Recruitment of Warrior women in full swing

A dream that for two decades has been utterly out of reach is about to become a reality for dozens of Kiwi rugby league players. Steve Deane reports.

She captained her country to three World Cup triumphs, but there was one dream that would never become a reality for rugby league star Luisa Avaiki: she would never play in the NRL; never be a Warrior.

Even when Avaiki last held the World Cup aloft, in 2008, such thoughts would have been fanciful for a female.

A decade on, times have changed. Buttressed by impressive TV ratings and increasing spectator approval, women’s professional sporting competitions are carving out their own niche in the Southern Hemisphere.

The women’s Big Bash League has helped the female game break through a flannel ceiling; women’s rugby is pressing on from semi into something more akin to full professionalism; and now, on the back of a successful toe dip on the big stage at the NRL Nines, league is following suit.

Fittingly, over the next fortnight, as head coach of the club’s inaugural women’s team, Avaiki will play a key role in anointing the first wave of female Warriors.

“It is so exciting,” Avaiki said. “I’m excited about what it is does for our game. It allows these athletes to really have a pathway.”

For 22 aspiring women, the journey to becoming an NRL player will begin very shortly with a shoulder tap from Avaiki.

After months of negotiations between the NRL and the players’ union (RLPA), the recruiting process for the flagship four-team NRL women’s competition is finally underway.

The NRL has identified 60 ‘marquee’ players as the likely stars of the competition – 40 from Australia and 20 from New Zealand. They will make up the bulk of the Warriors, Dragons, Broncos and Roosters clubs that will contend a tournament running concurrently with the NRL finals.

The four clubs will each meet other in pool play, with the top two contesting the grand final.

With the marquee player window now open, clubs have three weeks to select up to 15 players from the initial player list. There are no restrictions on nationality, meaning Avaiki could potentially look to Australia for talent. And, more likely perhaps, the Australian clubs can recruit out of New Zealand.

There are already reports of that happening, with Kiwi Ferns back rower Teuila Fotu-Moala – the individual star of the last World Cup - already strongly linked to the Broncos.

Players can earn up to $A9000 for the four-week tournament, which Lavaiki describes primarily as compensation for time off work and money to cover expenses.

The player contracts have restrictions on when players can be called upon, reflecting that many will have to fit their commitments around full-time work and motherhood.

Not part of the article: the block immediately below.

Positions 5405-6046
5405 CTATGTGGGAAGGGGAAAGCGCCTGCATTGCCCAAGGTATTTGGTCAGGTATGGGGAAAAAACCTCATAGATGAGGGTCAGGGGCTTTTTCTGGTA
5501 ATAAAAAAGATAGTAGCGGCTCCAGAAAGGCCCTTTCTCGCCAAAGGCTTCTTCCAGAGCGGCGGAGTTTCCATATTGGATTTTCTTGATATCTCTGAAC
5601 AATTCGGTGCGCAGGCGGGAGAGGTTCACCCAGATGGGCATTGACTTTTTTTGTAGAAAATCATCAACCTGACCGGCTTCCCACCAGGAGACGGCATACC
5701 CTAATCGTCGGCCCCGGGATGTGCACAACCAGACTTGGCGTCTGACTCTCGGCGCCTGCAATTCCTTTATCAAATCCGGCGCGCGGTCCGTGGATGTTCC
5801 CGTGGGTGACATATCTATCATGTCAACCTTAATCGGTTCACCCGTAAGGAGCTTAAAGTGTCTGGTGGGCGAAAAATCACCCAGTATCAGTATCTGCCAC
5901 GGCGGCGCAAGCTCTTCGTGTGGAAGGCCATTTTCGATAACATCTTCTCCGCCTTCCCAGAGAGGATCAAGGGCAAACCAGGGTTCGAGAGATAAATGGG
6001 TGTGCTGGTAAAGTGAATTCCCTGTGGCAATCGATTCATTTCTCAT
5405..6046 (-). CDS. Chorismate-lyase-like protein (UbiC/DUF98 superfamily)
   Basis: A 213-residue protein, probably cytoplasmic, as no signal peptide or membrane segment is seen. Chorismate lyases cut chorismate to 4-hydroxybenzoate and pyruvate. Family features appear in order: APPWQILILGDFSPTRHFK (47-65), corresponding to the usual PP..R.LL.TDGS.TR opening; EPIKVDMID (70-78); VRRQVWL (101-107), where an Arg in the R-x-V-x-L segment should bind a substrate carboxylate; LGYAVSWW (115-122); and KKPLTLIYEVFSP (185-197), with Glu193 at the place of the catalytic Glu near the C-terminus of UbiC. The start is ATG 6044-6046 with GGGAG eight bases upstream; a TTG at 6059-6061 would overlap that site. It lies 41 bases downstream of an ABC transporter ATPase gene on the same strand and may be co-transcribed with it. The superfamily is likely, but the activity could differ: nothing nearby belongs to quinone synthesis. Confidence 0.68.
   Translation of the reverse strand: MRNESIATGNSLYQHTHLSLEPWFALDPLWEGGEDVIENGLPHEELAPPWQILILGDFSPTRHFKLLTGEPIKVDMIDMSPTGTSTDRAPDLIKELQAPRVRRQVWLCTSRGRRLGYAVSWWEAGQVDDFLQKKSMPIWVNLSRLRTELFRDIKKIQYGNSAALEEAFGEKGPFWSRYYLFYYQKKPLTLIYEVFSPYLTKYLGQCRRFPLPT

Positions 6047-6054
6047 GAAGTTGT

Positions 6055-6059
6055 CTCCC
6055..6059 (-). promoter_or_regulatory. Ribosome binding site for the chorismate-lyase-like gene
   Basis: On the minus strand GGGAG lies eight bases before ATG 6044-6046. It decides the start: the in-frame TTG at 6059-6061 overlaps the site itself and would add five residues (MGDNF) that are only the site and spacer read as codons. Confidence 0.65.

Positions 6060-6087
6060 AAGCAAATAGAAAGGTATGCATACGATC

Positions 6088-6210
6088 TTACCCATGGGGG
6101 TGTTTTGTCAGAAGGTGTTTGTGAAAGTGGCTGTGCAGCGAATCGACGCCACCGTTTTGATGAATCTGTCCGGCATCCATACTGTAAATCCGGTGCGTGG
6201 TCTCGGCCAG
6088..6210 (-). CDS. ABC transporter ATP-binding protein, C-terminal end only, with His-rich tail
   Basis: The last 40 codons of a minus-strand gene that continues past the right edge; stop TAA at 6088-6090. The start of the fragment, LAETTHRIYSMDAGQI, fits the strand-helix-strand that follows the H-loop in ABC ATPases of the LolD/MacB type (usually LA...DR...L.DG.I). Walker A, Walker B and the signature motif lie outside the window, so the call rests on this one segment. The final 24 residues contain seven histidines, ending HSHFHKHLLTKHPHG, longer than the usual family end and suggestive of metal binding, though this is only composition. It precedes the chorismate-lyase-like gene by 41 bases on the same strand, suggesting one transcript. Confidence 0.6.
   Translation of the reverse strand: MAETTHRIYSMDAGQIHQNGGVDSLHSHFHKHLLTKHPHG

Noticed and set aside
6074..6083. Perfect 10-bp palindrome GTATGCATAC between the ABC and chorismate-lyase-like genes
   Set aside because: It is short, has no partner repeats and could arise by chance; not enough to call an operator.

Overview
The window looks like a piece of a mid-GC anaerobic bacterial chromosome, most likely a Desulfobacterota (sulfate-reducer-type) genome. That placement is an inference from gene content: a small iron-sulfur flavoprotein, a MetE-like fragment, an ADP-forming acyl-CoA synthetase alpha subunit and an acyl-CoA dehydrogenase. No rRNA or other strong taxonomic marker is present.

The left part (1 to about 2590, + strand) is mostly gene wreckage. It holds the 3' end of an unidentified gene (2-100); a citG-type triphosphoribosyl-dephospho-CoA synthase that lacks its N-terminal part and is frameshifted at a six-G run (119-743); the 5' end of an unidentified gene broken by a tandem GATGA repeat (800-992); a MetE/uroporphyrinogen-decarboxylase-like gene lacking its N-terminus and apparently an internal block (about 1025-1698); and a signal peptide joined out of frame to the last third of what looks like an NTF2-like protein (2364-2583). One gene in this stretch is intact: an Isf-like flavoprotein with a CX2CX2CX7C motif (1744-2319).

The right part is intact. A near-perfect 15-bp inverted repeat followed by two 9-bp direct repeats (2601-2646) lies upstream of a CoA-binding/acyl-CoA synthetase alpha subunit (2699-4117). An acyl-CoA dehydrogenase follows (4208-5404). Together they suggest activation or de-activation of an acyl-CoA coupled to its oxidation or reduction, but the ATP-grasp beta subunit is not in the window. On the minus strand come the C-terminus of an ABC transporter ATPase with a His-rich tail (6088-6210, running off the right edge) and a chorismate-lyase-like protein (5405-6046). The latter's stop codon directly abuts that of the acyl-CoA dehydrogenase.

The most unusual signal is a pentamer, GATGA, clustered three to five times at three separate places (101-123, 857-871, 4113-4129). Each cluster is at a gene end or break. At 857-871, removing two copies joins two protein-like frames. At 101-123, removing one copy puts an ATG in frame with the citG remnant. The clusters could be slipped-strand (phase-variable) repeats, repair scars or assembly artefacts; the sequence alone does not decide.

In addition, 40 players on 12-month NRL marquee contracts can earn up to $A30,000, as well as receiving access to a high-performance training programme and health insurance.

Avaiki’s attention this weekend will be firmly on Cornwall Park, where the six-team national women’s championships are being held. Three teams from Auckland (Counties Manukau, Akarana and Vulcans) will take on Canterbury, Wellington and Waicoa Bay.

Many of those players will be in contention for the places in the Warriors squad not filled by the initial intake of marquee players.

The introduction of the NRL competition has already been felt at junior level. Last year Auckland Rugby League launched girls’ U15 and U17 grades. This year that has expanded to include an U13 grade.

“What it has done is really sparked an interest for our young girls coming through," Avaiki says. “Those girls can now see that actually there is a future and a pathway for them to stay in the game and advance to the highest level.”

While Avaiki may have missed the chance to be a Warrior as a player, she will make history as the club’s first women’s team coach – and woman coach.

With the Broncos, Roosters and Dragons all naming male coaches, Avaiki also becomes the first – and for now only –  female coach in the NRL.

“In a game like rugby league, people are traditionally going to look for a male coach,” she says. “But it is not just that. It is women’s attitudes around coaching – changing that mentality that because there are not many opportunities they don’t actually pursue it.

“I started coaching boys at my club [Richmond Rovers] years ago. It didn’t matter to me if it was boys or girls. But that started from an opportunity the club gave me. They didn’t look at it as a female coaching a men’s team. They just said: ‘You are a coach’.

“I think once people give those opportunities to women, they might have the confidence to step into those roles without doubting their ability.”

The 22-player squads for the competition will be confirmed at the end of July.

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